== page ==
How to Manage School Traffic Safely

During student drop-off and pick-up times, your school parking lot is packed with buses, vans, parent and student vehicles, bicycles, skateboards, and pedestrians. This high volume of activity can lead to traffic, unsafe conditions, and potential injuries and property damage. Establishing and following a transportation or traffic plan for each of your school’s buildings can help reduce traffic congestion and create a safer environment for your students, staff, and visitors. Here are some of the most important elements to address in your traffic plan.

Parking Lot Design and Traffic Flow

  • Design traffic flows so they do not interfere with pedestrian traffic, if possible.
  • Use one-way lanes of travel.
  • Avoid using entry roads and lanes that provide long stretches of straight travel, to discourage speeding.
  • Install speed-calming devices, including speed bumps, safety islands, or differing pavement surfacing.
  • Locate parking lots away from student loading and unloading locations and other areas with high levels of foot traffic, if possible.
  • Clearly identify short-term visitor parking and locate it close to the main entrance.
  • Restrict parallel parking next to curbs near entrances, crosswalks, and exits.
  • Keep parking lots and travel areas well-lit and illuminated, especially at night and during inclement weather.
  • Use supervisors to monitor traffic flow and pedestrian movement.
  • Plan for winter weather. Snow piles can reduce available parking, obstruct views of drivers and pedestrians, and create slip, trip, and fall hazards. Consider moving snow off-site or locating snow piles in the far corners of your parking lot.

Bus Loading and Unloading

  • Design loading and unloading areas for single-file bus staging in a one-way, counter-clockwise traffic direction.
  • Confirm the area is large enough for the expected number of buses. Students should not need to pass in between or in front of buses in order to enter or exit.
  • Provide separate travel lanes for buses, where possible, to limit interactions with other traffic and pedestrians. If your school has on-site bus loading zones, provide a second lane for stopping.
  • Use two traffic lanes: one for travel and one for stopping. Additionally, use two outbound lanes that allow exiting traffic to make both left and right turns.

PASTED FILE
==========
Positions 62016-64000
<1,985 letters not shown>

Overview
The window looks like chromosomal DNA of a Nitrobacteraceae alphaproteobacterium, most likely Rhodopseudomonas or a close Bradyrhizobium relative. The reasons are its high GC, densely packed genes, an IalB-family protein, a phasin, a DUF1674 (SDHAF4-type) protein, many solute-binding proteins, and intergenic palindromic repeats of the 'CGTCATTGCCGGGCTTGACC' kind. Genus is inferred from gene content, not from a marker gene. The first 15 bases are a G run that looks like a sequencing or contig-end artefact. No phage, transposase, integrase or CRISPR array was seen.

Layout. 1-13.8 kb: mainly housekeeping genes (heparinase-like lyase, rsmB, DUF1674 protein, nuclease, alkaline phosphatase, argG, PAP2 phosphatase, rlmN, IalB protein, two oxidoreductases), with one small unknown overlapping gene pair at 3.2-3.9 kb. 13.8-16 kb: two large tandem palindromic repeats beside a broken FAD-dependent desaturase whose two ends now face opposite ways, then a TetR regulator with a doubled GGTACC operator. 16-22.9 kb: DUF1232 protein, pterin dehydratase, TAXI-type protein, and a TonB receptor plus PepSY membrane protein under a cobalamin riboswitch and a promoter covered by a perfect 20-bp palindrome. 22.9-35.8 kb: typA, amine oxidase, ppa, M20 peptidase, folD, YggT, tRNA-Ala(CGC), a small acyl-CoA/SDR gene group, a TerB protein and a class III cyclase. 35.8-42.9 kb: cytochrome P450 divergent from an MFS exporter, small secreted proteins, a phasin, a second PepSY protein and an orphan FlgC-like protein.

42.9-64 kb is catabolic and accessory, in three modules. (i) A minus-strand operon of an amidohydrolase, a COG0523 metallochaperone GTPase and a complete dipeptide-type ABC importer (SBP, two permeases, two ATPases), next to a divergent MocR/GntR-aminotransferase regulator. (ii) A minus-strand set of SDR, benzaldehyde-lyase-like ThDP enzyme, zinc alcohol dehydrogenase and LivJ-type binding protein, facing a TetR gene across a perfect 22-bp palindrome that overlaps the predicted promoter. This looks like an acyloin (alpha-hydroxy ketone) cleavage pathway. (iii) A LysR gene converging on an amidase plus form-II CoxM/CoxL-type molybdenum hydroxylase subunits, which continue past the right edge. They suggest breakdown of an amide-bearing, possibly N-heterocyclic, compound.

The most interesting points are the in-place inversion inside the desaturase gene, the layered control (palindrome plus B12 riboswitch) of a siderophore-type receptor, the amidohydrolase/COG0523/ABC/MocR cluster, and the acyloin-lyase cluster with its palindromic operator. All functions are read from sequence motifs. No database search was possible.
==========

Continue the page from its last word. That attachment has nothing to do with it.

Signage and Pavement Markings

  • Post appropriate signage at all vehicle access points that clearly indicates who is permitted to use parking areas and when.
  • Post “Bus Only” and/or “No Entry” signs at entrances to bus-only loops or areas.
  • Use simple wording and standard sizing for all signs.
  • Use signage with reflective or lighted markings.
  • Post signs in clearly visible locations and where they do not obstruct views of oncoming traffic or pedestrians.
  • Inspect signs regularly and replace as needed. Also confirm signs do not become obstructed by trees, plants, or other items.
  • Do not use homemade signs.

Parent Drop-Off and Pick-Up

  • Separate parent drop-off and pick-up locations from bus areas and use appropriate signage to indicate each area.
  • Provide transportation procedures and rules to parents and students before the school year begins. Include details such as speed limits, traffic flows, and parking lot hours of operation as well as the consequences of violating your school’s policies.
  • Discourage parents and students from using mobile phones while driving on school grounds.
  • Discourage drop-off and pick-up practices that require students to cross roadways or travel through a parking lot or vehicle pathway.
  • If loading and unloading areas require students to cross roadways or lots, use clearly marked pedestrian crosswalks and traffic control guards.

Additionally, consider involving traffic experts as well as the local municipality and law enforcement to assist in the planning efforts for your school. These groups can help address issues with adjacent roadways that are not on your property and enforce traffic violations near the school property and in school zones. By creating a traffic plan for your school, you can help improve safety for your students, teachers, and visitors.

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The illustrations, instructions, and principles in this material are general in scope and, to the best of our knowledge, current at the time of publication. No attempt has been made to interpret any referenced codes, standards, or regulations nor to identify all potential risks or requirements.